I’m going to introduce this topic with a teaching story.
Several years ago I had a one-day high school job as an intervention specialist. Normally I would help other teachers, but this day I had a dedicated classroom where students could come for help as a kind of supervised study hall. When it was lunch time, some of the students stayed in this classroom to eat, and they were joined by a few friends. One of the newcomers was scheduled to come in to study during seventh period. She wanted to alert me that she was going to need my help, but somehow her words came out as “I’m going to need help with my period.”
She never did understand why all the other girls were laughing at her.
I know that menstruation can be a touchy subject. My mom said her family was scandalized when, as a girl entering puberty, a playmate’s mother asked her if she had started menstruating yet. The situation was doubly awkward because up to that point Mom had been told nothing.
But today while out running I happened to hear a discussion on the National Public Radio program “1A” about menstrual equity. The title of the program is “Why Periods Are Political: The Fight For Menstrual Equity”, dated October 10, 2017, and it can be found at http://the1a.org/ . The discussion involved both stories about awkward situations and progressive ideas. For example, should feminine-hygiene products be subject to sales tax when other essential items like prescription drugs and groceries are not? (In Ohio fast-food restaurants, you are always asked if your order is “for here or to go?”. If you’re taking food out of the restaurant, you’re not charged sales tax.)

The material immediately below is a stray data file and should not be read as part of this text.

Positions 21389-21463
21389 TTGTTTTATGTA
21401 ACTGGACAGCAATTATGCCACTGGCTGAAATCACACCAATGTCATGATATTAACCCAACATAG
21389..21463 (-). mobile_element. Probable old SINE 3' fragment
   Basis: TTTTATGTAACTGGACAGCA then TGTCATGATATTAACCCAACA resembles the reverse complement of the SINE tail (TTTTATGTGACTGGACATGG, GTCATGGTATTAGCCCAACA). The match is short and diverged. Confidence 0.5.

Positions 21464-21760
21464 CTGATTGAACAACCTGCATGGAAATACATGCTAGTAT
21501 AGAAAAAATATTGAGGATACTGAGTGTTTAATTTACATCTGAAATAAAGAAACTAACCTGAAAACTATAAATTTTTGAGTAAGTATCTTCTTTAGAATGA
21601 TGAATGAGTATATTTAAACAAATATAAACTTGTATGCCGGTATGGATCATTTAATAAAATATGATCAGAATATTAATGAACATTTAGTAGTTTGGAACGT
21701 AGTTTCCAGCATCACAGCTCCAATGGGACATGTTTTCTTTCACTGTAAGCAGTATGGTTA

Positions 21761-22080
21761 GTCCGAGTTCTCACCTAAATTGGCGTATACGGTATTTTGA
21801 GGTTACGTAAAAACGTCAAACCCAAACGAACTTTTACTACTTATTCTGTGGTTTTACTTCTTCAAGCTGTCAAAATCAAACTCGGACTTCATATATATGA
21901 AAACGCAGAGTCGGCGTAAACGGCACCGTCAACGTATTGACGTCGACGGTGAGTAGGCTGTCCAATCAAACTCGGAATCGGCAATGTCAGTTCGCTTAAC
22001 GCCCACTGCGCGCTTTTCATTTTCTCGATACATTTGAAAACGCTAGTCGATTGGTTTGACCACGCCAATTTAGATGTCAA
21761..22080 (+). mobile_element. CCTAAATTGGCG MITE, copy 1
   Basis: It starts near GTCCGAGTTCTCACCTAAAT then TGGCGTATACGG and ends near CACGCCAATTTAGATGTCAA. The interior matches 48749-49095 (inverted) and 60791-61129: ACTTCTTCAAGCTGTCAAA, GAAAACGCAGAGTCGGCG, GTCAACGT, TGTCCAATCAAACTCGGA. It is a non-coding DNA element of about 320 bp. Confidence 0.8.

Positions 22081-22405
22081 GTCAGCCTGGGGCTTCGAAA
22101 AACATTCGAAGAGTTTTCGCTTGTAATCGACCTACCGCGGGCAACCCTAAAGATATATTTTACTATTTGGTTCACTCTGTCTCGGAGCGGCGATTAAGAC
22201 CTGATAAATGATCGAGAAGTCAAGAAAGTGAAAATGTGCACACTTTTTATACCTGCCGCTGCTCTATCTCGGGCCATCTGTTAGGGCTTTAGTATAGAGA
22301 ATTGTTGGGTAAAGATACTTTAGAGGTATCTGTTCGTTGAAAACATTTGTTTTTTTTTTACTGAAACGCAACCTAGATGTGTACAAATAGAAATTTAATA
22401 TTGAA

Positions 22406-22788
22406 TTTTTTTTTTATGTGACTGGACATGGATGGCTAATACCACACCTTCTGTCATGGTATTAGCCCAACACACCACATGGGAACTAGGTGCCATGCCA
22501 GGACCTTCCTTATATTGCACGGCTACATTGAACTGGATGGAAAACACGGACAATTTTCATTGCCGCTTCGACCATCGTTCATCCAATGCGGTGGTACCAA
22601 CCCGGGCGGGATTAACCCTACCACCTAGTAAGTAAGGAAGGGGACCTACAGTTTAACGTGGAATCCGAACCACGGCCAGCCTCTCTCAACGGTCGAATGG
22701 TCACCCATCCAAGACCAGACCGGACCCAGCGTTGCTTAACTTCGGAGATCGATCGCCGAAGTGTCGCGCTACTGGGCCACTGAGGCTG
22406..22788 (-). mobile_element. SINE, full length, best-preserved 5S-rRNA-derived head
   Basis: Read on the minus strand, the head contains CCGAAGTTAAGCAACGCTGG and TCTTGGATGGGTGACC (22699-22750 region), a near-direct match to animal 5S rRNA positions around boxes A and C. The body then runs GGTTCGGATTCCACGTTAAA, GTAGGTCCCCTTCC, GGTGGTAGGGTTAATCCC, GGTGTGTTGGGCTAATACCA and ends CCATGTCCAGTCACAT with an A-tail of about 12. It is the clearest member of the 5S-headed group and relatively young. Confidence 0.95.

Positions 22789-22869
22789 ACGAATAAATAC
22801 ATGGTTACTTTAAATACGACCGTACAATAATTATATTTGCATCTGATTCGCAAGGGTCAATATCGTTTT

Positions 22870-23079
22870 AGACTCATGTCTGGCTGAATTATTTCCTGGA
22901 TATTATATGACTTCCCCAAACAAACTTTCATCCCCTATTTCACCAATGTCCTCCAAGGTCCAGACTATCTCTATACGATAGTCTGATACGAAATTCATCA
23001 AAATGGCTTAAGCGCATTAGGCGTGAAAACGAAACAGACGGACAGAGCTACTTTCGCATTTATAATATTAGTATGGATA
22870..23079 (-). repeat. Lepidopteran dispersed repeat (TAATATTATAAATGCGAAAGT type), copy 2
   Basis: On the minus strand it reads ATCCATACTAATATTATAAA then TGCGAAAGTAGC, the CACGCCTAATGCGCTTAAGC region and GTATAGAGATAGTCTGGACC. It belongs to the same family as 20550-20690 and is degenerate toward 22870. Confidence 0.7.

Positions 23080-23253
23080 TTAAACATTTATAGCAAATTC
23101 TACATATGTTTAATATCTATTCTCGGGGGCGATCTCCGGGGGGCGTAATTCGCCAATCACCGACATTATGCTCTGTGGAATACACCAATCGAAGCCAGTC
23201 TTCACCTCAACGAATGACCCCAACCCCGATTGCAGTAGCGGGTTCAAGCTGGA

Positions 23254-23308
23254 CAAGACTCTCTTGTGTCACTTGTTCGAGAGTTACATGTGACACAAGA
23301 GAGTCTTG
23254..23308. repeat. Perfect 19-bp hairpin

With topics like same-sex marriage out in the open, perhaps it’s time to have an honest discussion about feminine hygiene too. By the way, according to the broadcast, over 5000 euphemisms for menstruation have been identified in languages around the world.